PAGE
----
Dark Fruit Cake Soaked With Rum And Wine

Open-Minded To Dark Fruit Cake

Let me start off by apologizing to the regular fruit cake lovers who were offended by me calling them crazy.

Enjoy what you enjoy, even though dark fruit cake is still better than that basic fruit cake you all like to eat.

Yes, this is a sincere apology, for you, and your taste buds.

I’M KIDDING, I’M KIDDING! I do not want to be canceled, but if you are going to do it, then at least try this dark fruit cake/dark rum cake recipe out first.

All jokes aside, I was never the biggest fan of fruit cake. In fact, I always thought that fruit cake was overrated.

Additionally, I always feel like I hurt somebody’s feelings during Christmas time because of my nonchalant attitude toward their fruit cake. Sorry, I am not about to get excited over foods that I do not care for.

I promise I do not have any bad intentions. I do not go around terrorizing people while they are eating fruit cake.

Furthermore, I am a good person, honestly.

Then, one day while I was busy being a GOOD PERSON, I was introduced to dark fruit cake.

Although I only tried regular fruit cakes at the time, in my mind, all fruit cakes were the same, so I was a bit hesitant to try the food out.

Thankfully I am a foodie so regardless, I am always down to try new recipes, and I can honestly say that I am ecstatic that dark fruit cake is in my life, to this day!


How Long Do You Soak Fruit Cake In Alcohol For Christmas?

Let us take Christmas out of the equation for a second. Any time of the year you decide to make this dark rum cake recipe, you will let the cake soak overnight.

In my lifetime, I came across individuals who let their fruit cake soak for 2 weeks.

There are even people who only eat fruit cake on Christmas, however, they make the fruit cake the day after and let it soak in alcohol for a year.

Talk about patience!

How long can Cherries last in alcohol?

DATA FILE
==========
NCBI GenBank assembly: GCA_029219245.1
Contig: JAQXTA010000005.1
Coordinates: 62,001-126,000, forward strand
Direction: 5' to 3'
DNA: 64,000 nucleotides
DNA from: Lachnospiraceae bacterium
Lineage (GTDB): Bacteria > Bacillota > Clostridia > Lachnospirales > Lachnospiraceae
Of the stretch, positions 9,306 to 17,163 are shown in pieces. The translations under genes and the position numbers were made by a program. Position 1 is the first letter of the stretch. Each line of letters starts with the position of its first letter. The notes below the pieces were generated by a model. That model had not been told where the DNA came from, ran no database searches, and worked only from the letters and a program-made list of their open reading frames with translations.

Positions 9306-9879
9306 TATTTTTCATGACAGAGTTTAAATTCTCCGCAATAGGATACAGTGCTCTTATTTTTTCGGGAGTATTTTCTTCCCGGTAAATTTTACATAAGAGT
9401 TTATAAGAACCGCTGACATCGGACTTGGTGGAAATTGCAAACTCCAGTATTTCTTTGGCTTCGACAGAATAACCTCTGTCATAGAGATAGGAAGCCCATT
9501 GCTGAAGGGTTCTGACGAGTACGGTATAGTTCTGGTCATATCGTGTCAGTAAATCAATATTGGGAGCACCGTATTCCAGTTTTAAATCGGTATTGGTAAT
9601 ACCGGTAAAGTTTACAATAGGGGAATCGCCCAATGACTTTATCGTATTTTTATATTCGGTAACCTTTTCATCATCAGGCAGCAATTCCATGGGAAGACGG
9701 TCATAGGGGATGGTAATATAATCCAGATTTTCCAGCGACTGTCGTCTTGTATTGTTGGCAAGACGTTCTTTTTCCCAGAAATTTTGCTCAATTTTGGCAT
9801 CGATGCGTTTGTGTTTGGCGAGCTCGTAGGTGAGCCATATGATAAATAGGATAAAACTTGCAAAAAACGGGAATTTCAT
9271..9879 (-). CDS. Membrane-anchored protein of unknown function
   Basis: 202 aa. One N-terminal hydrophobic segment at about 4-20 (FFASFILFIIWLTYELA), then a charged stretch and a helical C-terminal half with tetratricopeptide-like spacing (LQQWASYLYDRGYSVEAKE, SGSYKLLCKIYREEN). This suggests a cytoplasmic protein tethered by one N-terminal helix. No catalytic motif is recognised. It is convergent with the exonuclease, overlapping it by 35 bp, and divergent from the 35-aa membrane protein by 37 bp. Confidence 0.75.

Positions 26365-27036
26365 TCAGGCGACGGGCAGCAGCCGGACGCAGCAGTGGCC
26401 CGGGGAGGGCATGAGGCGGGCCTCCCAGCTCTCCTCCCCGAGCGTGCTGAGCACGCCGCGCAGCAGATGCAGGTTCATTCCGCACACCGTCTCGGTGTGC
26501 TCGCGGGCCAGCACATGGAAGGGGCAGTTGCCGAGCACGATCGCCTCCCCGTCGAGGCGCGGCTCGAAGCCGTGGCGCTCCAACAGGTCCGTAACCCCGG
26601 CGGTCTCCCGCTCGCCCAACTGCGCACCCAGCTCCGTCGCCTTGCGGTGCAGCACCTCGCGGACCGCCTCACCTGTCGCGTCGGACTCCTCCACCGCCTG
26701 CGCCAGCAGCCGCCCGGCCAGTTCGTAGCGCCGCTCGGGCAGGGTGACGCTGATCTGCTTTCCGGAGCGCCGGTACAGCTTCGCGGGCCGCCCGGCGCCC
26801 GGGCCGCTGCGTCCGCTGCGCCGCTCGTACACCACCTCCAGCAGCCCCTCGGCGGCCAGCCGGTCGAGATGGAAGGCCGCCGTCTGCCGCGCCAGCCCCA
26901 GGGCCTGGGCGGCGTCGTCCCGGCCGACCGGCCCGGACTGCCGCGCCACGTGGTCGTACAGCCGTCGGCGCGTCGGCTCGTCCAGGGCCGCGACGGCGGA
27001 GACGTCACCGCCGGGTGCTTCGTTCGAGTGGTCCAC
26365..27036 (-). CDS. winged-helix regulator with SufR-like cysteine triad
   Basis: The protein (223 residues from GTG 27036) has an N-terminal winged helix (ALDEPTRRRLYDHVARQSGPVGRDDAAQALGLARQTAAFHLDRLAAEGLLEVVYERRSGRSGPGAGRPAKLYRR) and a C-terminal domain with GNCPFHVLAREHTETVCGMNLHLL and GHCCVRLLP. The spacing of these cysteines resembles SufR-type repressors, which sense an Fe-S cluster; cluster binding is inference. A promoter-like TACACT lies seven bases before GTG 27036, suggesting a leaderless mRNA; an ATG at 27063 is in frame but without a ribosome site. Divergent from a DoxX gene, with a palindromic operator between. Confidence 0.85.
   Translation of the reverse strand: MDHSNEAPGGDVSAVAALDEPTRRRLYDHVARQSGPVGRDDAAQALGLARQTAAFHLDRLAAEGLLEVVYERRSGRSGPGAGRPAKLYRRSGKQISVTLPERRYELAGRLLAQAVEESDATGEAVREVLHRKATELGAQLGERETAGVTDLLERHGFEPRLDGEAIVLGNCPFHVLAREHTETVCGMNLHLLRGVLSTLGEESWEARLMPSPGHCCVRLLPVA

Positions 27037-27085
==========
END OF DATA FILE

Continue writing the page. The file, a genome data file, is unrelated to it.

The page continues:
Simply pour out the cherry juice in the jar (save it for Shirley Temples) and then pour the alcohol of choice in. Chill them for at least 24 hours (the longer you chill, the more flavor they absorb).

How much alcohol is in a preservative?

The best preservative is ethyl alcohol (sometimes abbreviated as ethanol or EtOH), diluted no more than 70% with water. Isopropyl alcohol (isopropynol) will work, but ethyl alcohol is required for any later genetic studies. Specimens needed for genetic studies should be preserved in 90% or stronger ethyl alcohol.


  1. Using a sharp knife, slice the peaches in thin slices and place in a serving bowl.
  2. Juice the orange (reserve the juice) and cut the rind into small matchsticks.
  3. In a separate bowl, mix the wine, orange juice, honey, and rind together. Pour the mixture over the peaches.
  4. Cover and place in a refrigerator to soak and chill for an hour. Serve immediately.

What are the differences between yellow and white peaches?

White peaches were considered inferior to yellow peaches in the United States until the 1980’s. Now the popularity of the white peach has increased because people favored their “sweeter, less tangy flesh,” according to specialtyproduce.com.

It wasn’t until the 1980’s that a hardier white peach was made. Prior to that, white peaches bruised easily and they were difficult to transport.

Keeping Cool

As the ice in a pitcher of sangria melts, it will gradually dilute the drink. To avoid this problem, replace the ice with something a little more flavorful. When you’re making your sangria, slice some extra fruit and pop it in the freezer. The next day, drop a few pieces of frozen fruit in each glass in lieu of ice cubes. Your sangria will stay cold, but instead of extra water your guests will have a little more fruit to snack on.

Reader Interactions


  1. Rich Christmas fruit cake | Aromatic Essence says:

    December 15, 2015 at 11:14 pm

    […] My preps are in full swing, although I still have a fair bit left to be done! Remember my post on rum soaked dry fruits? It was about time for those drunken, boozy dry fruits to be used in the making of the the […]


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